Hamnet Eastern Cape activity report

ZS2HC doing a signal check during Ironman 70.3 in East London

ZS2HC doing a signal check during Ironman 70.3 in East London

According to Hennie Coetze, ZS2HC, the Hamnet members, with the assistance of the Border Radio Club, once again supplied communications for the IronMan 70.3 in East London. Sunday 29th January saw the 10th edition of this race and a bumper field of athletes.

Anthony ZS2BQ and Ivan ZS2ILN operated the VOC with the assistance of Alistair ZS2AB, Andrew ZS2EL, Hennie ZS2HC, Nick ZS2NB, and Phil ZS2NP. Garth ZS2AAR manned the cross band repeater providing coverage for those not in reach of the town repeater. Adequate coverage of the event was made possible by the team who handled both logistical and emergency traffic for the event. A big thank you to all involved.

The East Londoners are not resting though – they are already preparing for the Surfers Marathon on the 18th February where they will once again be out flying the flag of amateur radio.

In Port Elizabeth, things have been happening as well. On Sunday 29th January, Andrew Gray was on the beach at Sardinia bay when there was a report of a possible drowning. Andrew contacted the Hamnet group and several members arrived to assist with the search. The Hamnet members offered spotters with communication between themselves on the emergency simplex frequency of 145.225. NSRI, Coastal water rescue, and paramedics were also on the scene.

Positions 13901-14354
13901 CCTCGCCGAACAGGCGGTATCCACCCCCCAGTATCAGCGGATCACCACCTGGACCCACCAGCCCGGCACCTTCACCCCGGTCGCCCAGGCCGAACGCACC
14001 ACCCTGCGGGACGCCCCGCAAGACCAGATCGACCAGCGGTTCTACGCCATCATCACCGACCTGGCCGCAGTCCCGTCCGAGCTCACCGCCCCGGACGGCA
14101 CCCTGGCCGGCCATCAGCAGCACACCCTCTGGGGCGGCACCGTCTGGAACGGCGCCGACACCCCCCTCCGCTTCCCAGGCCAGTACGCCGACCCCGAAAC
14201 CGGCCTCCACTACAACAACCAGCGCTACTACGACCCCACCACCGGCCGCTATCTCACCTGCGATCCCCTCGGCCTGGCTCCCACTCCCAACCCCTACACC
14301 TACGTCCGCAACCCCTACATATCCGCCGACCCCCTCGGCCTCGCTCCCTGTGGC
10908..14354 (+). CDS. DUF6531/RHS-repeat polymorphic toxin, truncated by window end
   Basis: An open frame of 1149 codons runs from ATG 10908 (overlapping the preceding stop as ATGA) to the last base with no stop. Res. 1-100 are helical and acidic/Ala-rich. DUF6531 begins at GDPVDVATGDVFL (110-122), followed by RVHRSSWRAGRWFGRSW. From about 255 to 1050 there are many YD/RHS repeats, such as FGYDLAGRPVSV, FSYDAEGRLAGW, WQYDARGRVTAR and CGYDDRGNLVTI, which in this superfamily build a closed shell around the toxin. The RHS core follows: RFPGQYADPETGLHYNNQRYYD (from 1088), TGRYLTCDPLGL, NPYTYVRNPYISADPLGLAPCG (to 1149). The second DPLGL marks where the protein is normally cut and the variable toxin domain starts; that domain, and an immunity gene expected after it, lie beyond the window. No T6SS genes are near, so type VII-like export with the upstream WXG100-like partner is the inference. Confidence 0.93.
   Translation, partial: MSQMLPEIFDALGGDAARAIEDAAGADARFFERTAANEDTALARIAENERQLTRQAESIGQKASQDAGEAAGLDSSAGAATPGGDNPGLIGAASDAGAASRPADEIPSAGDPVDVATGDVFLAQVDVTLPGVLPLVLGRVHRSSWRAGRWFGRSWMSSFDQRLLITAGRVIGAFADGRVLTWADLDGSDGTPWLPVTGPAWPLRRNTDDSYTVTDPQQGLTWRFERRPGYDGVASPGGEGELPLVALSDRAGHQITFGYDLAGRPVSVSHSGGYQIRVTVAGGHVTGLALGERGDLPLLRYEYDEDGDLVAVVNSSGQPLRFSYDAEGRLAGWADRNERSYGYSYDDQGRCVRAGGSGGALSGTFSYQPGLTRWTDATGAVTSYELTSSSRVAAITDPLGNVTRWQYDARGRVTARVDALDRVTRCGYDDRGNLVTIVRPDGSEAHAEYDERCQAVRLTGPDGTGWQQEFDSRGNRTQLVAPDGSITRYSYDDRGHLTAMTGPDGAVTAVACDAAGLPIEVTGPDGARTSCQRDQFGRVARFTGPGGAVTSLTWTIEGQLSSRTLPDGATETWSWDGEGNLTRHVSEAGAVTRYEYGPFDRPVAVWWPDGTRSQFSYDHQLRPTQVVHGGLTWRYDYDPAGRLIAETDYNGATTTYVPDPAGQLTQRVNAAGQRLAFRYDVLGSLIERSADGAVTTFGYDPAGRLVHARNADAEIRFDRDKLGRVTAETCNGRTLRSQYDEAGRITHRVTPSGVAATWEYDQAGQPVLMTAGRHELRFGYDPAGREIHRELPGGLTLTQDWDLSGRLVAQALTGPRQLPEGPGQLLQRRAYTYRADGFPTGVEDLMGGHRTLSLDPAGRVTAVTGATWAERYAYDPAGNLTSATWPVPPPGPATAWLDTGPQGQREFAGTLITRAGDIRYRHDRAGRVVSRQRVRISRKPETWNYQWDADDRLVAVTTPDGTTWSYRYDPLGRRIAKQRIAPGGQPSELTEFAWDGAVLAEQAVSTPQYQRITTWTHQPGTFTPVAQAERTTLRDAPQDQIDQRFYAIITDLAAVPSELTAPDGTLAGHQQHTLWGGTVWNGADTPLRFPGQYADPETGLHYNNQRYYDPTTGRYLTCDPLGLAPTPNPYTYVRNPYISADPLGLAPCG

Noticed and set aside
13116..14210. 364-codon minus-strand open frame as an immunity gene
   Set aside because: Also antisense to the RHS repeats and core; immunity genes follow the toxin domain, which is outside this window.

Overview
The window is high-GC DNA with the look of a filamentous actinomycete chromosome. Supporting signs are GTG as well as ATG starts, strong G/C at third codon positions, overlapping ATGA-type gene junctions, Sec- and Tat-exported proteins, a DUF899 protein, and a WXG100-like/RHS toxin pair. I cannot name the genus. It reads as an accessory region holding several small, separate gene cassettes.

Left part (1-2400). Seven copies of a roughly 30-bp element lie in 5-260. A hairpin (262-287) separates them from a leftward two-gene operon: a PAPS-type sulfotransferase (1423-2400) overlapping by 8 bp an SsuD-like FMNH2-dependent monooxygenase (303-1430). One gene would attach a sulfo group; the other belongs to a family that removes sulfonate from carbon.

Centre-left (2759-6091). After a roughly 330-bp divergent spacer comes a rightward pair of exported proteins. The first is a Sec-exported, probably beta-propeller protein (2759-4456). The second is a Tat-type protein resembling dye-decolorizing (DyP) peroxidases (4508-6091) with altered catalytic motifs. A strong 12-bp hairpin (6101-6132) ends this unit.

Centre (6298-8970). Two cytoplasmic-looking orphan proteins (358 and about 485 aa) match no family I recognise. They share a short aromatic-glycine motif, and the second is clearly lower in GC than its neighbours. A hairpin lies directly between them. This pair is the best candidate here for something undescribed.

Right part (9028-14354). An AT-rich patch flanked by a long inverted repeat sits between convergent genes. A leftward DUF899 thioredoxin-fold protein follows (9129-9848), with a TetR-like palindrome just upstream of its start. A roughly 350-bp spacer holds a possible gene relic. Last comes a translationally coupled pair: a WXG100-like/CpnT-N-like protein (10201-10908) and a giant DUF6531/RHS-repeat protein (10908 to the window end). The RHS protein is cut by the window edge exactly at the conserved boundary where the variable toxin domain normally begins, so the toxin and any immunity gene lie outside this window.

The body was later spotted by helicopter and the search called off. Thank you to those who responded.

PEARS and Hamnet Eastern Cape are also getting ready for a bumper season with the Herald Mountain bike race on the 19th February followed a week later by the road race.

A new event on the horizon for these outdoor enthusiasts is the Addo Extreme 100 MILE (160Km) trail run. The event takes place over the weekend of 10-12 March in the mountains around Addo and Kirkwood. The terrain poses significant challenges – not only to competitors, but to the radio hams too. Not only as far as communications are concerned, but simply “getting there” will also be a challenge. The radio hams will need to set-up camps in some very remote areas – but this is why they do what they do!